- November 10, 2016
OCOEE – No one likes a thief — much less one who steals hard-earned tips from young employees.
And after recent events, Sweet Jessie’s Homemade Ice Cream and Franco’s Pizza have begun to employ tactics to decrease their chances of losing money to tip-jar thieves.
An incident report from Ocoee police also detailed a theft that occurred at Sobik’s Subs Dec. 27. The establishment had $10 stolen by a lady who had ordered a sandwich and taken the tip tray with her to the restroom.
But the latest theft involves Sweet Jessie’s Homemade Ice Cream, which lost $20 to $40 in tips Feb. 3 courtesy of two thieves seen on surveillance footage. The shop was busy that evening, and it happened quickly, explained Britney Bouknight — an employee who heard the story from the two employees working that night.
One employee left to go wash her hands once the line died down, while the second went to the back of the shop. The minute the second employee turned around, Bouknight said, the employee heard the change inside the jar jingle. When she turned back around, she saw two teens take off running and laughing.
“They did not care at all,” Bouknight said. “It’s happened four times, but it’s usually these other little kids stealing maybe $1 to $2, nothing serious.”
Owner Jessica Pollack decided to report the theft this time, because it was a higher amount and both employees working that night had seen the tip thieves skulking around beforehand.
“The businesses around here need to know what’s going on,” Pollack said. “They just need to be cautious and keep an eye out, because if it’s happening to us, it’s probably happening to others.”
Ocoee Police Deputy Chief Steve McCosker advised local businesses to try securing their tip or donation jars and to empty them regularly to reduce the opportunity for thieves to take advantage.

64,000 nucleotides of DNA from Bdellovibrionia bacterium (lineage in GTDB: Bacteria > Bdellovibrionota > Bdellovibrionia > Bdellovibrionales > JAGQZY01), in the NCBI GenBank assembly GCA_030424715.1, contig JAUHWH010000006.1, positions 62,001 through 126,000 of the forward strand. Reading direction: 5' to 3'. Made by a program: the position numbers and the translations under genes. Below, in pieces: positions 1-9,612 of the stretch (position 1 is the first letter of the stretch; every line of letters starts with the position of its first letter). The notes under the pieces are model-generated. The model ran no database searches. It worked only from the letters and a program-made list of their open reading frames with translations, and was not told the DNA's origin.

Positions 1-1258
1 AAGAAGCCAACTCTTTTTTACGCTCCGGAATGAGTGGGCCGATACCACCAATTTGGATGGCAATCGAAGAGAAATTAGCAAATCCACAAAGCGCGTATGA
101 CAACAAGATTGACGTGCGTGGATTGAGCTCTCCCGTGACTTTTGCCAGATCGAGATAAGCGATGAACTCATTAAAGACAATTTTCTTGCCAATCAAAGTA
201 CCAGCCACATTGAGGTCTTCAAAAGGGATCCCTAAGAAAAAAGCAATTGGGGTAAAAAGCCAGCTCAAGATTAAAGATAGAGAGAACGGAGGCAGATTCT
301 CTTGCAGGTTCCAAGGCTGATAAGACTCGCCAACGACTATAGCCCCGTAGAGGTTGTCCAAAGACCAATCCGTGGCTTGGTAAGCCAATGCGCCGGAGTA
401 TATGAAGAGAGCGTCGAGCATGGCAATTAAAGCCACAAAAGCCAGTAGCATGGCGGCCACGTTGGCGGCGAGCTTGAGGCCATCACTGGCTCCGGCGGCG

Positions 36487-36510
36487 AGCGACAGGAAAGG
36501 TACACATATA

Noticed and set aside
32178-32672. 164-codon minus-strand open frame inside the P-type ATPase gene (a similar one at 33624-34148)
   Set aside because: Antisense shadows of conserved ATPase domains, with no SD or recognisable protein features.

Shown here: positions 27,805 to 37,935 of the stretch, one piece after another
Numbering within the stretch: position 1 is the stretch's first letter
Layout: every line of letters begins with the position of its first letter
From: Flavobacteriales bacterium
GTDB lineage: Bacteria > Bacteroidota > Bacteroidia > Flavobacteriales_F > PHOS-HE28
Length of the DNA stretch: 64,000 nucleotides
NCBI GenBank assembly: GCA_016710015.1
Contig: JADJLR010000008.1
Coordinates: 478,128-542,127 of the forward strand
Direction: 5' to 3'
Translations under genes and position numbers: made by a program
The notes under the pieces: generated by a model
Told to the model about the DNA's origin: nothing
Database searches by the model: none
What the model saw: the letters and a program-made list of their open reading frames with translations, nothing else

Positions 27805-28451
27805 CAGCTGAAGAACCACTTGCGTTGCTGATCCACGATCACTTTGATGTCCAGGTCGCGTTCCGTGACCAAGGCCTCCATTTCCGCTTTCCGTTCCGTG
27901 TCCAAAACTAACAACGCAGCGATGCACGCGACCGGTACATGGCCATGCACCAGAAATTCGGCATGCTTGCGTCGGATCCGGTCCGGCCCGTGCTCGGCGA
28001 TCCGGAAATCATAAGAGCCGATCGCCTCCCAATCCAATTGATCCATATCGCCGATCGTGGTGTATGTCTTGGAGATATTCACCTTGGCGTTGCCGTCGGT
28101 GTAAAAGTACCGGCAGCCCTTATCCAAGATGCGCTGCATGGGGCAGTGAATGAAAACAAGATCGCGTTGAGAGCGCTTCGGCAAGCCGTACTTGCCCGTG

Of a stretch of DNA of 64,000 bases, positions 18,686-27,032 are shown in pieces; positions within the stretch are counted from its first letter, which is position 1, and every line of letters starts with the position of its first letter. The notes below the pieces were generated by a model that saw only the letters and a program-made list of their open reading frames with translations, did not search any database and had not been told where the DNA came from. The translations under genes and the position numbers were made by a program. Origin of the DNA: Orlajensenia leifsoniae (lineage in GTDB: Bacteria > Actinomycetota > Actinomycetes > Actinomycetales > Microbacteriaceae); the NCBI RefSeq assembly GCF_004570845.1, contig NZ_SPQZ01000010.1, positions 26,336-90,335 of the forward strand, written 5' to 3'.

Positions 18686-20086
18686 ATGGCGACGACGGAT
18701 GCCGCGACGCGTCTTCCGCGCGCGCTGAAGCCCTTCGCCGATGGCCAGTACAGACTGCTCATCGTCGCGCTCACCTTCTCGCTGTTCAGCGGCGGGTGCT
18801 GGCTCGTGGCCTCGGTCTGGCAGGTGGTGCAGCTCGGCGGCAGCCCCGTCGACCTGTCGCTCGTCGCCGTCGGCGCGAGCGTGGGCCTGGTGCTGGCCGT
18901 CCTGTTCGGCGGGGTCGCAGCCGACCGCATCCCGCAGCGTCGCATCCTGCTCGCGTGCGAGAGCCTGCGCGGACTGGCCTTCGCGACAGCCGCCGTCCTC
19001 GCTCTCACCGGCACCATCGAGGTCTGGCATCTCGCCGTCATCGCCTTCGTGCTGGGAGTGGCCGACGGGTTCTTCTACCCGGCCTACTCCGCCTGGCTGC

Franco’s Pizza, which had $40 to $50 stolen in December, began emptying its tip jar routinely. Kaylee Nix, the 16-year-old daughter of the owner, was working that day.
“There was a lady that was in here and she had a little boy with her who was maybe 2 years old,” Nix said. “She was acting extremely suspicious, and we even had a couple other customers say something about her because she would actually come up here to the front and leave her child in the dining room and ask the people who were sitting next to her if they could watch her child really quickly.”
Nix and another employee were both in the dining area at one point. When she returned to the counter, the tip jar had only a couple of dollars left, but when she had last seen it, it was filled. By the time she realized what happened, the lady was gone.
“I was so mad; I almost cried,” Nix said. “We were both pretty upset about it and just thinking like how could somebody do that?”
Now, Nix she keeps her tips in her apron and empties the tip jar immediately after someone throws some cash in it. Pollack has ordered another tip jar that will be attached to the counter.
Not all was lost, however. As knowledge of the incident spread via Facebook, local residents showed their support for the employees. In five days, the regular patrons and strangers had donated about $70.
Contact Gabby Baquero at [email protected]